TCS Daily


Europe's SARS 'Capital'?

By Dominic Standish - May 16, 2003 12:00 AM

As I boarded a plane from Treviso, Italy, to London on 8 May 2003, I spotted an official notice warning about Severe Acute Respiratory Syndrome (SARS). It brought back memories of the "foot-and-mouth" disease crisis in Europe two years ago when certain foods could not be brought through airports and shoes were disinfected if they had been worn in the British countryside.

Fearing additional checks and questioning may delay my departure, I pinched myself and remembered these were unlikely given there were no confirmed cases of SARS in Italy. Indeed, there were no questions or checks and I soon forgot about SARS and enjoyed my journey.

By my return on 10 May everything had changed politically, but little practically. On 6 May, European health ministers had held an extraordinary meeting about the SARS crisis. The Italian health minister, Girolamo Sirchia, called for SARS screening at all European entry points. This was rejected in favour of requiring passengers from SARS-affected areas to complete questionnaires. Fuming after this rebuff, Sirchia returned to Italy and on 9 May issued a government decree imposing compulsory screening for anyone arriving from countries affected by SARS. Passengers suspected of infection face quarantine. The measures will remain in place until the SARS emergency is over.

These controls will also apply for many passengers coming to Italy from within Europe, in case anyone has made a stopover from a SARS-affected country. Yet I witnessed no checks or questioning on 10 May during my return journey from London, a major European hub for connections from non-European countries. Guido Bertolaso, coordinator of Italy's anti-SARS operation as head of the Civil Protection Department, has explained that the controls only apply immediately at the main airports in Milan and Rome. He added that it would take a week to extend the restrictions to major airports in Naples, Genoa and Bologna. Experiments using infrared temperature detectors are expected to begin at the end of the month.

Health Minister Sirchia has raised the spectre that Europe is "faced with the possible nightmare scenario of an outbreak of SARS." If this is the case, then why are the restrictions being imposed in such a piecemeal fashion? Scaring people about the threat of SARS and then gradually introducing controls can only exasperate fear.

Italy's border controls are creating fear when no evidence of a health problem exists. At the time of writing (12 May), there have been nine "probable" SARS patients in Italy. Figures from the World Health Organisation (WHO) indicate all nine have recovered. "Suspected" SARS cases have been reported in many EU countries. But according to the BBC Online's "SARS: Global Update", there are no confirmed SARS cases anywhere in the European Union (EU). The suspected cases seem to be under control without border restrictions and no one has died of SARS in the EU. Uncharacteristically, the EU response to SARS has been relatively restrained.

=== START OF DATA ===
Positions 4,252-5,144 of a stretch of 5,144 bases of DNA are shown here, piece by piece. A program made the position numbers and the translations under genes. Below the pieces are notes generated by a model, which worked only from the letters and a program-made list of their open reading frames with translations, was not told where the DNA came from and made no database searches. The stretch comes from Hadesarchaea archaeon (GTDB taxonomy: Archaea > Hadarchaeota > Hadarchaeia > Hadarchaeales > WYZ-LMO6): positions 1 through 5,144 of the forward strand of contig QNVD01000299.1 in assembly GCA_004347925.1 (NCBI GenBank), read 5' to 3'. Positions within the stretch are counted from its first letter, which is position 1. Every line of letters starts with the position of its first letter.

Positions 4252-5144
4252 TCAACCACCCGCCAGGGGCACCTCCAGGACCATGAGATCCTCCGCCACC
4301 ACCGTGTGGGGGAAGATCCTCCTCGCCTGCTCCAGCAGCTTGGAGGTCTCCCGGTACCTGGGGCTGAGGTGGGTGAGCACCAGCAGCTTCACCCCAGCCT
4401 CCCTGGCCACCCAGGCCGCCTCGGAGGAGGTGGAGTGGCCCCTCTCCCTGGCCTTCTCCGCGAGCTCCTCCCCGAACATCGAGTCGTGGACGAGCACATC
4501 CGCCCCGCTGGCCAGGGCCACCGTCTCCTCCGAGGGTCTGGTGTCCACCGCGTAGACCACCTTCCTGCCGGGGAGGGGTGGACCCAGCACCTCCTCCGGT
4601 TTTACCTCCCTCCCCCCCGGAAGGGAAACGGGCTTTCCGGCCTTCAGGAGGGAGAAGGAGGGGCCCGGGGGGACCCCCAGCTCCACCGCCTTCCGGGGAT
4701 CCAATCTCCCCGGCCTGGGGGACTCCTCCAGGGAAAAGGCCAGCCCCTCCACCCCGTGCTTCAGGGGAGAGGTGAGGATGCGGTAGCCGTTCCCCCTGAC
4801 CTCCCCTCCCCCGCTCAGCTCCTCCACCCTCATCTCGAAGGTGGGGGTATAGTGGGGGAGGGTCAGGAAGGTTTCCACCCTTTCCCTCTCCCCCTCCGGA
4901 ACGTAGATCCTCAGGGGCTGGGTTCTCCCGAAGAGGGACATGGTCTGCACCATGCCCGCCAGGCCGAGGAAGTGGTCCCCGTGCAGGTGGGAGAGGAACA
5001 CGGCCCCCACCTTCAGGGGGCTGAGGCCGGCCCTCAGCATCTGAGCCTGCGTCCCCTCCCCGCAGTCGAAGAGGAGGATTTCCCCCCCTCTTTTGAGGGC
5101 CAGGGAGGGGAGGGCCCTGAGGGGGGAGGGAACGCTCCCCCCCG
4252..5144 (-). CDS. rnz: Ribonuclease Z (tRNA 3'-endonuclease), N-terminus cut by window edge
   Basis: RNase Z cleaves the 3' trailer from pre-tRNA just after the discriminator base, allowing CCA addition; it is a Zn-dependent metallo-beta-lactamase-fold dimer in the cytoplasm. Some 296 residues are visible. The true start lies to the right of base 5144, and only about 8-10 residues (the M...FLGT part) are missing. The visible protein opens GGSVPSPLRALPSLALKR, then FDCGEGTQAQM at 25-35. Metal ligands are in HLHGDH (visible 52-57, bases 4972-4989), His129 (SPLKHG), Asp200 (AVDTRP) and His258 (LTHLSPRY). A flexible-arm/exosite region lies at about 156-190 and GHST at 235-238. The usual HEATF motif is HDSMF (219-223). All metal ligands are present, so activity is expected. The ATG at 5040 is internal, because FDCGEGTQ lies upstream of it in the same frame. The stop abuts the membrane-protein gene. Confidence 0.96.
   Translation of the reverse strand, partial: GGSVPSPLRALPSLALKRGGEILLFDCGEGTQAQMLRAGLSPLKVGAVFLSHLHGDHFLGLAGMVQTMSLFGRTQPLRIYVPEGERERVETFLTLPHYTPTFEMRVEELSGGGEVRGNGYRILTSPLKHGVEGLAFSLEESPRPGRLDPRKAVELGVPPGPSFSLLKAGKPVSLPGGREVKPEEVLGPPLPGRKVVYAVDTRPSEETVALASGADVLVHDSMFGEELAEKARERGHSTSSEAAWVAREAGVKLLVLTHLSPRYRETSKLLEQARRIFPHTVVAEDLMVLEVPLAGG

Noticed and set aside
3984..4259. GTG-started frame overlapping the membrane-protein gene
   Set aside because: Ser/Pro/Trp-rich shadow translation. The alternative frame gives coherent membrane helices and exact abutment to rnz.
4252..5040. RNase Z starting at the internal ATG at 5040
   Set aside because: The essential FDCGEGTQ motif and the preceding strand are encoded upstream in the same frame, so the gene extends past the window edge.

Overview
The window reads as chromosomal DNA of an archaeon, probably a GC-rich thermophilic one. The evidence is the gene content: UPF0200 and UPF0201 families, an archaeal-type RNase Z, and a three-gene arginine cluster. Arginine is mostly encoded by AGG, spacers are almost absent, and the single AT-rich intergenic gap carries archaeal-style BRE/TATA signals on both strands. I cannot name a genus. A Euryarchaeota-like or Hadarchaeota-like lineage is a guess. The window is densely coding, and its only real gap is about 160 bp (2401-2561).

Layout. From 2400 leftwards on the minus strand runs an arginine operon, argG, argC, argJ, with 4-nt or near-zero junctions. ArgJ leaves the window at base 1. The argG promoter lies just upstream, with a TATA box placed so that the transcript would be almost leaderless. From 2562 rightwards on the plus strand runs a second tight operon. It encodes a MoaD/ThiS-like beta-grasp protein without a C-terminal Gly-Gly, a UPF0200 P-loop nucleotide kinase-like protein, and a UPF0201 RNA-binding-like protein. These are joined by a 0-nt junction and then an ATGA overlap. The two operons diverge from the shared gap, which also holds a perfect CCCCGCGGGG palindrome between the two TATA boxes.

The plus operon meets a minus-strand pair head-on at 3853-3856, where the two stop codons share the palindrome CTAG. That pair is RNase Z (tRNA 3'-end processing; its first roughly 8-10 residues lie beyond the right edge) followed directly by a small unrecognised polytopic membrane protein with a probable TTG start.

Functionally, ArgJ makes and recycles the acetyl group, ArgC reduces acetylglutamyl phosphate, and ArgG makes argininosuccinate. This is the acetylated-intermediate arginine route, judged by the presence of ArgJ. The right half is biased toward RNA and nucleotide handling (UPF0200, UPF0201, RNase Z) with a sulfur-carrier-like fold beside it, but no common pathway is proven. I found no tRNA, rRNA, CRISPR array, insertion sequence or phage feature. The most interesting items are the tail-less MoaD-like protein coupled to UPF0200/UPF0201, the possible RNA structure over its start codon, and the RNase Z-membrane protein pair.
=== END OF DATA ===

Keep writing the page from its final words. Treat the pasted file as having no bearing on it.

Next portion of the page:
The Italian reaction is a classic case of the "precautionary principle" of better safe than sorry. According to this principle, action should be taken to prevent health risks, even when there is no scientific evidence of a threat. Sirchia, a physician, has warned of the "terrible consequences and the responsibility that would lie with the health authorities if preventive measures are not taken." Is Signor Sirchia more concerned with public health or the reputation of his health authorities if there is an outbreak?

Italy's panicky response to SARS is creating problems that far outweigh any health risk. The decree ordering SARS checks means Italy has broken from European policy on SARS. This has created diplomatic tensions, but has also resulted in pressure on the rest of Europe to adopt similarly irrational measures. On 9 May, Minister Sirchia sent a letter to David Byrne, the EU's Health and Consumer Protection Commissioner. "More checks need to be introduced at the frontiers of all European countries," said Sirchia. "We're doing more than anyone else in Europe to optimise border controls."

In fact, Italy's SARS controls will violate the 1985 Schengen agreement on the free movement of peoples within EU borders. After the Iraqi war caused significant conflicts between European governments, will Italy's actions generate a new European rift over SARS?

For the people of Europe, new border controls for SARS can only add to post-9/11 travelling fears and restrictions. In Italy, checks focused on certain foreigners make it more likely that non-Italians will experience hostility. In Treviso, parents at a school demanded that the child of a Chinese mother who had recently returned from China be kept at home. So far such incidents have been rare, but pointing the finger at foreigners as a deadly health risk will not help.

Indeed, the Italian government may be stoking up more problems than it solves with the border controls. Only a serious outbreak would justify these restrictions. Will Italy become the European SARS 'capital' without one confirmed case or death?
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